Can anyone identify what type of bits theses are? - The Horse Forum
 
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post #1 of 5 Old 08-25-2010, 04:42 PM Thread Starter
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Question Can anyone identify what type of bits theses are?

These bits were on a bridle I came across and used with a curb strap. The large O ring is not removable. They seem to be very sturdy and well made. Both are similar, but one has thick rubber covering the mouthpiece. Can anyone tell me what type of bits these are, and what kind of horse or riding these would be used for? Thanks!
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post #2 of 5 Old 08-25-2010, 04:44 PM
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I believe those are bits that are generally used on racehorses. I have no idea to their purpose but I have never seen a riding horse wear one like that.

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post #3 of 5 Old 08-25-2010, 04:53 PM
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Both bits are ring bits, commonly used on racehorses. The function is to keep the horse from clamping their jaw down tightly on or grabbing hold of the bit. The top portion of the ring actually goes in the horses mouth along with the bit, and pputs pressure on the roof of the horse's mouth if he tries to clamp or grab.

More commonly seen used in exercise in the morning, only occassionally seen out on the track in the afternoon.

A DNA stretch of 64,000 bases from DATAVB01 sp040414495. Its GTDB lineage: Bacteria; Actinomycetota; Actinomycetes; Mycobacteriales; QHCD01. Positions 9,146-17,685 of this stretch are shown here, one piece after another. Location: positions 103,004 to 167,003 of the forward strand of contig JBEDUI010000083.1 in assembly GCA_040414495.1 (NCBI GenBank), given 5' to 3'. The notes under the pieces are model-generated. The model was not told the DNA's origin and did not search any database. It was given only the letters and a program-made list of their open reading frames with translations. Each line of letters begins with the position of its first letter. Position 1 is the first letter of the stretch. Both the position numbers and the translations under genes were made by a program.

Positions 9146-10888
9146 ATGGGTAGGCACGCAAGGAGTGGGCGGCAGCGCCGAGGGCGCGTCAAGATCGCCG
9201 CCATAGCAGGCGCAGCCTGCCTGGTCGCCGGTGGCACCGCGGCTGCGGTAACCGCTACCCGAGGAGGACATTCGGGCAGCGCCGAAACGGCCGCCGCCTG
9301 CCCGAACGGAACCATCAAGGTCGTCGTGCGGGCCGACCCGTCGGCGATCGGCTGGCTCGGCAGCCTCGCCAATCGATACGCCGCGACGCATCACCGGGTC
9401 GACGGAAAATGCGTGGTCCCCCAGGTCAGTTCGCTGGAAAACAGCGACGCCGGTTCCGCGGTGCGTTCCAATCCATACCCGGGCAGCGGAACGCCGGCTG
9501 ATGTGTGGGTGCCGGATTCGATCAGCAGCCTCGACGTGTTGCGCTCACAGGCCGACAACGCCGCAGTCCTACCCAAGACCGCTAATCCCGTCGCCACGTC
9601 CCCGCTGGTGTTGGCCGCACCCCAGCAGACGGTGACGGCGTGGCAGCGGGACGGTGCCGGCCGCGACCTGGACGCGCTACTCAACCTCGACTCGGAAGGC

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post #4 of 5 Old 08-25-2010, 09:09 PM
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They're called Dexter Ring Bits.
Big Dee's Tack & Vet Supplies | RACE BITS | DEXTER RING BIT 5in.

And yes, used for Thoroughbred racing.

Racehorses: Bits Commonly Used in Thoroughbred Horse Racing, Sales & Breeding Rock and Racehorses: The Blog
Quote:
3. Dexter Ring Bit. You can see the mouthpiece here. The ring bit has two mouthpieces: one jointed snaffle mouthpiece and one ring that encircles the horse’s lower jaw. The snaffle portion of the bit can have metal, plastic or rubber coating and the ring is metal. The cheekpieces are of varying shapes, as are the metal “spoons” below the mouth. A ring bit is commonly used on strong horses since it adds stopping power. The bit also increases steering power since a rider has the added leverage on the horse’s lower jaw.
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post #5 of 5 Old 08-26-2010, 11:20 AM Thread Starter
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Thanks!

Thanks to all who answered my question. I had never seen these before and I learned something new.
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